D&D Marathon: Every time I make it down to Portland to see my old high-school buddies, we pack the evenings with copious amounts of alcohol and D&D. We introduced a new player this time as another old friend who's usually absent was able to join us for the festivities, and he played a Minotaur Bard. (We needed more cowbell.)  I had great success with a complex no-easy-answers storyline the last time we'd been in Portland, so I went for similar damned-if-you-do-or-don't material this time, too. The first encounter was a group of traveling merchants who just so happened to be orcs. The PCs of course went the full murder-hobo route, for which I made them feel guilty even though it was totally what I expected them to do. I'm kind of a bastard GM sometimes. The rest of the story had to do with a city where everyone was addicted to the newest menu at the largest inn. The players did some investigating, and then broke into the dungeon beneath the inn, accidentally alerting the unit of the city watch that keeps that dungeon sealed up tight. The ruins below has an evil altar that supplies a never-ending supply of undead if you know the correct dark ritual. Yep, the whole town is addicted to delicious ghoul flesh. (I cast "Purify Food and Drink". It should be safe to eat now.) At the end of the session, the PCs were sort-of-trapped. They're behind a secret door that the guard unit doesn't know about, but the guards do know they broke in, and could potentially reveal the gruesome secret to the town. So they need to either find another exit, or else fight their way through a couple dozen policemen on their way out. I don't get down to Portland often, so they've got some time to think up a good plan.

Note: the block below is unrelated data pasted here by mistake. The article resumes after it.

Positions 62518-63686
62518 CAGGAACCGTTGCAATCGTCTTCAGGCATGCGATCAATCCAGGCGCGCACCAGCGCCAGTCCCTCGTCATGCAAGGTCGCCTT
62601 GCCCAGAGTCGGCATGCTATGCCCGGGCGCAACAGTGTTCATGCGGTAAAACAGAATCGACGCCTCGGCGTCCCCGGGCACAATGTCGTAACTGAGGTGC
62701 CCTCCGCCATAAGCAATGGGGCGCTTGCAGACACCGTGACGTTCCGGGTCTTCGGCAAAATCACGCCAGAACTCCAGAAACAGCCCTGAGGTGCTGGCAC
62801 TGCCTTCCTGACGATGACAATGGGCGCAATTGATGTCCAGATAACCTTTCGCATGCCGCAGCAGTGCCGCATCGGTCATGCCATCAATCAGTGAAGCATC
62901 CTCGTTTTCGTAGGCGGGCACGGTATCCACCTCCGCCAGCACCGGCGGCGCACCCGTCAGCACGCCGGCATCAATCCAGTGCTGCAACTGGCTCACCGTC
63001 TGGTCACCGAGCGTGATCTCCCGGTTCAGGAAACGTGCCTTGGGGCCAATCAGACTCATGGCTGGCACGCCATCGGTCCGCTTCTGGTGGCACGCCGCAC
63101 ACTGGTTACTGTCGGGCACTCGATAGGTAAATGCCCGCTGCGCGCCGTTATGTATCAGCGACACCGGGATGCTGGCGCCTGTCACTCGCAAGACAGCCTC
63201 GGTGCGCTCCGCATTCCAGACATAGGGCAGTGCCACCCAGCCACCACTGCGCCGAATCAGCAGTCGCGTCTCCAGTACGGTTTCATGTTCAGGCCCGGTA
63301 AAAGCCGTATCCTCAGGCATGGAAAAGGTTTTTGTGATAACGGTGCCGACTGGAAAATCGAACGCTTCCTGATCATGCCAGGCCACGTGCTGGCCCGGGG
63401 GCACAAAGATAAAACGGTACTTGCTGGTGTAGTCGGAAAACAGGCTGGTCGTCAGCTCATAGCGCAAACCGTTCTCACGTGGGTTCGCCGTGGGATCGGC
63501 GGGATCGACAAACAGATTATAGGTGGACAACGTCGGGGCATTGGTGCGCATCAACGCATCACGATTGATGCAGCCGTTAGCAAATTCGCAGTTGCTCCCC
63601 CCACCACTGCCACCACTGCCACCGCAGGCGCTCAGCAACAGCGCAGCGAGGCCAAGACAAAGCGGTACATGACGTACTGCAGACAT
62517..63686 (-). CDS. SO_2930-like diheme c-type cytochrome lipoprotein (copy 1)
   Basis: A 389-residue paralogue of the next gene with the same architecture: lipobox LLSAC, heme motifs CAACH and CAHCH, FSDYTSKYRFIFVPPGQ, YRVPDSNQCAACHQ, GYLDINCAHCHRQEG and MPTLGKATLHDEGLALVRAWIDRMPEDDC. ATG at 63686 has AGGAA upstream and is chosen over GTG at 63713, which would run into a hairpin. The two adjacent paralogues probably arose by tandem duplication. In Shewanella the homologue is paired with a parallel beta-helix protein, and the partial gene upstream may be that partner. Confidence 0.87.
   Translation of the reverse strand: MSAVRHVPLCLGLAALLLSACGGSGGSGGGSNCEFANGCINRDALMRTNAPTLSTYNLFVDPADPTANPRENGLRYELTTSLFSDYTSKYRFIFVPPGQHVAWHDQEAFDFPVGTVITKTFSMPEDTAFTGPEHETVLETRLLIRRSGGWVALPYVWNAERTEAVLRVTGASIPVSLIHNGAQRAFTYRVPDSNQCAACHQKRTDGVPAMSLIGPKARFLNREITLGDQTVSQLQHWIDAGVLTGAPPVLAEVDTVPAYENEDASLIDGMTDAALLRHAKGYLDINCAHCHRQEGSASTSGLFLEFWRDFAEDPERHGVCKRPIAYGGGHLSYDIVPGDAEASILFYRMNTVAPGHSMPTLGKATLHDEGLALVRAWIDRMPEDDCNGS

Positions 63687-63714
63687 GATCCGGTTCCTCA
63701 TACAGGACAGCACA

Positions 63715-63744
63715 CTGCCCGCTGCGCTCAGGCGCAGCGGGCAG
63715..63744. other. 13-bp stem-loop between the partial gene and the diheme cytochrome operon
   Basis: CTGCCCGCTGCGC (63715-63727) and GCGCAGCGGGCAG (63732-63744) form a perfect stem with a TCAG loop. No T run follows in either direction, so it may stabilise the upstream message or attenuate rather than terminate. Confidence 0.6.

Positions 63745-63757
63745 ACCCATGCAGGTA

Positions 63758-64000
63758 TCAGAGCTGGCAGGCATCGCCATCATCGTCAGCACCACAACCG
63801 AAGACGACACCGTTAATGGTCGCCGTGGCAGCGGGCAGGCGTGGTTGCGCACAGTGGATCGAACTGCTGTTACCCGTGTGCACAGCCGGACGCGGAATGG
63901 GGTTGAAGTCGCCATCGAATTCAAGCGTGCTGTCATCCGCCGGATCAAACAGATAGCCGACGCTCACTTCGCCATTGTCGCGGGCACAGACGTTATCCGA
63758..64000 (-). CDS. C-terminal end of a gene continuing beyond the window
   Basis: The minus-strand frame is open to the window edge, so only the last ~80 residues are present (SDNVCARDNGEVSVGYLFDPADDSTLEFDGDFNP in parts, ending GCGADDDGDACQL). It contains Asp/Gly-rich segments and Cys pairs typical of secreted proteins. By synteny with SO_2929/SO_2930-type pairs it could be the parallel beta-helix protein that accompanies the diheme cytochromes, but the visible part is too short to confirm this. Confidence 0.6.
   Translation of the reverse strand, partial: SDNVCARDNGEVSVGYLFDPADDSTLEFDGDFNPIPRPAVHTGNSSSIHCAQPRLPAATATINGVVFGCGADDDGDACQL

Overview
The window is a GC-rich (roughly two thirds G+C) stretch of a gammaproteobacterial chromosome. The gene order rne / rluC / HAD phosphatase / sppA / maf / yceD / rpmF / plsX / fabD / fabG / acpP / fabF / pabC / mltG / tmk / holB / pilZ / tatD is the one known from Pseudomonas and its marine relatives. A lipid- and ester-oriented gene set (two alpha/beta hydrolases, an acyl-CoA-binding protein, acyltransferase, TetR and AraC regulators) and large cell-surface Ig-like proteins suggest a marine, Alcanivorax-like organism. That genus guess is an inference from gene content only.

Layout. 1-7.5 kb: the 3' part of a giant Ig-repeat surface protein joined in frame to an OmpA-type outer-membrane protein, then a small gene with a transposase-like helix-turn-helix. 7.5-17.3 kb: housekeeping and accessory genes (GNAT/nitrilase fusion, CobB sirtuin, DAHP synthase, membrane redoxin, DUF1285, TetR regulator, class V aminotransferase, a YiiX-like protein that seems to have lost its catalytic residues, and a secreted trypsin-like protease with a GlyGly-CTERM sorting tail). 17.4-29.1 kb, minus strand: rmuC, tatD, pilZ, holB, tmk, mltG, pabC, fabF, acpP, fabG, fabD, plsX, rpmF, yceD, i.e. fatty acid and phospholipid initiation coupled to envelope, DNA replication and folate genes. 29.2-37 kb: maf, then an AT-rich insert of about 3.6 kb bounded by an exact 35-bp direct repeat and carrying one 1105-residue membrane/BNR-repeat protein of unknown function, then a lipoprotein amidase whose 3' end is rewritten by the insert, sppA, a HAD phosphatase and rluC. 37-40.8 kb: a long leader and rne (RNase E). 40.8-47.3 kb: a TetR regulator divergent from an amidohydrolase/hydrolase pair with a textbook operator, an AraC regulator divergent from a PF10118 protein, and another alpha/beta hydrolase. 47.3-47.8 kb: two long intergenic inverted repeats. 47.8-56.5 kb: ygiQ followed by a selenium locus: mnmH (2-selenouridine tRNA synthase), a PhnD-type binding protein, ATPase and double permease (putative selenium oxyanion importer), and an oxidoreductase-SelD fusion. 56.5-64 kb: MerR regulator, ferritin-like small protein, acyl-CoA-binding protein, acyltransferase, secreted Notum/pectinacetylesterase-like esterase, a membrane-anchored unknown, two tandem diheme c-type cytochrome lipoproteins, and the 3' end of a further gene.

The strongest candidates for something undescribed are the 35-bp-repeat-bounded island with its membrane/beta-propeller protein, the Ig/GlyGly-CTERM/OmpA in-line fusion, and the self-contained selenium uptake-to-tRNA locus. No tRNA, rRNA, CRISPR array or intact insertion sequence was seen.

Night's Black Agents: Ideally, this game would meet once a month, but it's a tricky group to schedule sometimes. We're all frequently busy elsewhere. Hopefully in February I'll have another session to tell you about.